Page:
David Kitt has never had a more stressful end to a round of golf than he had at the conclusion of The R&A Student Tour Series Grand Final. It was certainly far less taxing than Lorna McClymont’s post-round experience.
Maynooth University student Kitt took a healthy 87-point-lead into the final event of the five-tournament series, but he didn’t feel too healthy after finishing joint 18th over the St Andrews Castle Course. He perked up when he discovered he’d won the order of merit by just two points, 385 to 383, over Stirling’s Ben Brookes. By contrast, Brookes’s Stirling teammate McClymont finished on 540 points, a 210 advantage over teammate Nicola Slater.
Greg Hurley of Stirling University won the men’s Grand Final by a shot over Halmstad University student Jesper Littorin. Lucy Jamieson of St Andrews won the women’s tournament after defeating McClymont by two shots. However, Hurley and Jamieson were almost mere sub-plots as the Series wound down to an exciting finale.
“I thought I’d blown it,” Kitt said. “I didn’t play well today and, with double points on offer, I was sure I wasn’t going to finish top. It’s hard to believe I’ve won the order of merit. I’ve never felt stress like this after a round of golf. I can’t describe the relief.”
Kitt won the opening tournament of the Series last September at nearby Fairmont, and was the man to beat in St Andrews. “When I won the Scottish tournament I thought I’d kick on and play better, but I just couldn’t get things going so I only have myself to blame for the stress.”
Arnold Palmer Cup spots
The business and management student earns a place in this year’s Arnold Palmer Cup team for topping the men’s table.
“To play with the best in the world against the top Americans is incredible,” Kitt said.
“I can’t thank The R&A enough for this series. It’s a great initiative; it’s well organised, extremely professional, and we play great courses against good players. I speak on behalf of everyone when I say thanks for giving us this incredible opportunity to develop our games.”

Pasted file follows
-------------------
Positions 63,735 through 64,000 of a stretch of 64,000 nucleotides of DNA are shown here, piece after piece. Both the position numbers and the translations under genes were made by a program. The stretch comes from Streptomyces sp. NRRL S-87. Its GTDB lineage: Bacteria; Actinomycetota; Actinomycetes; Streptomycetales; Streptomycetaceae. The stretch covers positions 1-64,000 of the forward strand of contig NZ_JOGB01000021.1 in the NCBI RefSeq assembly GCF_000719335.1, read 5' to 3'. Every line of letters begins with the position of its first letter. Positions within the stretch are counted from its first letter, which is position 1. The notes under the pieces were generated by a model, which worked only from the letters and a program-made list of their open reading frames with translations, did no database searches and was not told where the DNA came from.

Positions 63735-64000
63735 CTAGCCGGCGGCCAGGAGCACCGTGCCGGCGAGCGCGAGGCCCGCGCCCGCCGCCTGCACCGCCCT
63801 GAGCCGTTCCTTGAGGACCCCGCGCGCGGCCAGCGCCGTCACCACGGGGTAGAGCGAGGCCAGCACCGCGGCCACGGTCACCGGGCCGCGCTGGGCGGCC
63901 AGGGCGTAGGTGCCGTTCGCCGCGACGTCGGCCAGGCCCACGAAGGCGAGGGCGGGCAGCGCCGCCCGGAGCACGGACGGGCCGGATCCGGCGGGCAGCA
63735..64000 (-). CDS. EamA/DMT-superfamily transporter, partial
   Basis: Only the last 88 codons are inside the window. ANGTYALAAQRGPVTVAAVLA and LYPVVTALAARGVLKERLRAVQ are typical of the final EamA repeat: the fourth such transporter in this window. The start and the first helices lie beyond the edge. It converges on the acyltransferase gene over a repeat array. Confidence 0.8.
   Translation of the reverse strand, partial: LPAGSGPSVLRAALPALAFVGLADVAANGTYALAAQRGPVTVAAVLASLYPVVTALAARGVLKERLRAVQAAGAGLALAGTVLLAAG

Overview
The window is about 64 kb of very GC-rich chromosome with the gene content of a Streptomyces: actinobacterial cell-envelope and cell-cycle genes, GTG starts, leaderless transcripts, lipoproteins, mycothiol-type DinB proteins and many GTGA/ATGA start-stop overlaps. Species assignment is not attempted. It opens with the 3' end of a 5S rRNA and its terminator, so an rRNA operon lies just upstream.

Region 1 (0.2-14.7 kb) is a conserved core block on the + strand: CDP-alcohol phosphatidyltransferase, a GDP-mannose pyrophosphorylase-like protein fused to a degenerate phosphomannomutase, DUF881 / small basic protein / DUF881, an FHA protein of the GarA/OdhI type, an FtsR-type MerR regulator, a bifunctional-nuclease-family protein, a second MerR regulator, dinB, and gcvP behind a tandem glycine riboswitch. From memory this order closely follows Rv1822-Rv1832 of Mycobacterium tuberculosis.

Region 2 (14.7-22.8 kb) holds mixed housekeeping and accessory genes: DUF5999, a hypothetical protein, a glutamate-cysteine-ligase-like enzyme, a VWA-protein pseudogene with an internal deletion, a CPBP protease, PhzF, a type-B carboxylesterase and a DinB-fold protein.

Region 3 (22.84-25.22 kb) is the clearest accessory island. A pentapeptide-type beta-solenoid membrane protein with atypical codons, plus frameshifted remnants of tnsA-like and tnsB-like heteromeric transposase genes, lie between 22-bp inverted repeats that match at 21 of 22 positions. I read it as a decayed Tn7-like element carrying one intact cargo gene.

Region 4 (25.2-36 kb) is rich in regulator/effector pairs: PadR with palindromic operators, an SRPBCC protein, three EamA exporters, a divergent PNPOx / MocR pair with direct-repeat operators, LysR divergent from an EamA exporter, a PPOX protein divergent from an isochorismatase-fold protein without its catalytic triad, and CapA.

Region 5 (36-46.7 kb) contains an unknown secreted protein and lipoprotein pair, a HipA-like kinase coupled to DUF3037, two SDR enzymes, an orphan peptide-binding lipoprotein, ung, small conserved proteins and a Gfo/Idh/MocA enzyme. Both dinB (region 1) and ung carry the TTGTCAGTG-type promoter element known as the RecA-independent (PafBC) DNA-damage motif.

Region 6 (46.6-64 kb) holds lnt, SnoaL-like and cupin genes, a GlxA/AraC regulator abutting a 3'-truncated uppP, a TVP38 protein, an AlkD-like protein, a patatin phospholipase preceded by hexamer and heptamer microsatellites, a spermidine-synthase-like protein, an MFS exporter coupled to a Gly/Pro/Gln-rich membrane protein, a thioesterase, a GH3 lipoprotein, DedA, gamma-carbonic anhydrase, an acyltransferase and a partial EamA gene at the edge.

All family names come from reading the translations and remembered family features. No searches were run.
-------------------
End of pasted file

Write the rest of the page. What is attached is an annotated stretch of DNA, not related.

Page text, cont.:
Opportunity knocks for McClymont too. She takes her place on the same Arnold Palmer Cup team as Kitt, her second match following her 2019 debut.
“It means a lot to me to stand here as order of merit winner,” McClymont said. “I’m proud of my consistency over the five events. To win three is something I’m very proud of.”
“To play in the Arnold Palmer Cup again is going to be amazing. Knowing I deserve my place and I belong there, means a lot to me.
“We are incredibly lucky to be able to play in these tournaments. The R&A has done an amazing job, and I can’t thank the organisers enough. They’ve given us great courses to play on, and this experience is going to stand me in good stead for the rest of the year.”
McClymont was seeking her fourth straight win after victories in Ireland, Portugal and Spain. She had no complaints about coming up just short.
“I’m really happy for Lucy. She played amazing the last three days and deserved to win.”
Links experience proves vital
Jamieson called on all her links experience to handle the tough conditions competitors faced over the Castle Course, where strong winds meant birdies were hard to come by.
“We had a mix of all weathers the last three days with strong winds and rain,” said Jamieson, who studies chemistry at St Andrews.
“Being used to controlling my ball flight helped a lot. I obviously play a lot of golf at St Andrews, so my game is suited to links golf.”
Jamieson took a four-shot lead over McClymont into the final round and finished two shots better despite a closing 80, seven-over, to finish on six-over 226.
War of attrition
“It was a war of attrition today,” Jamieson said. “I didn’t feel my golf was the best but it was case of hanging in there because I knew everyone was going to drop shots. I’m over the moon with the victory.”
Jamieson’s bonus is a spot in an LET Access Tour event. “I’ve never played in a professional tournament, so it will be exciting to test myself against better players.”
Hurley is set for the same thrill. His one shot victory thanks to a closing two-over 73 to finish on level par 215 earns the Englishman a place in a Challenge Tour event. Like Jamieson, Hurley has never played in a professional tournament.
“The opportunity that comes with winning this Grand Final is massive, Hurley said. “It will be a new experience against some of the best up-and-coming players in Europe. It’ll give me a chance to see what I need to work on.
“The experience I’ve gained today will help, because that’s one of the hardest rounds of golf I’ve ever played because of the wind, the pin positions and the fact I’d never played the course before. I’m incredibly proud to have pulled this off. “
Ditto for Kitt, McClymont and Jamieson.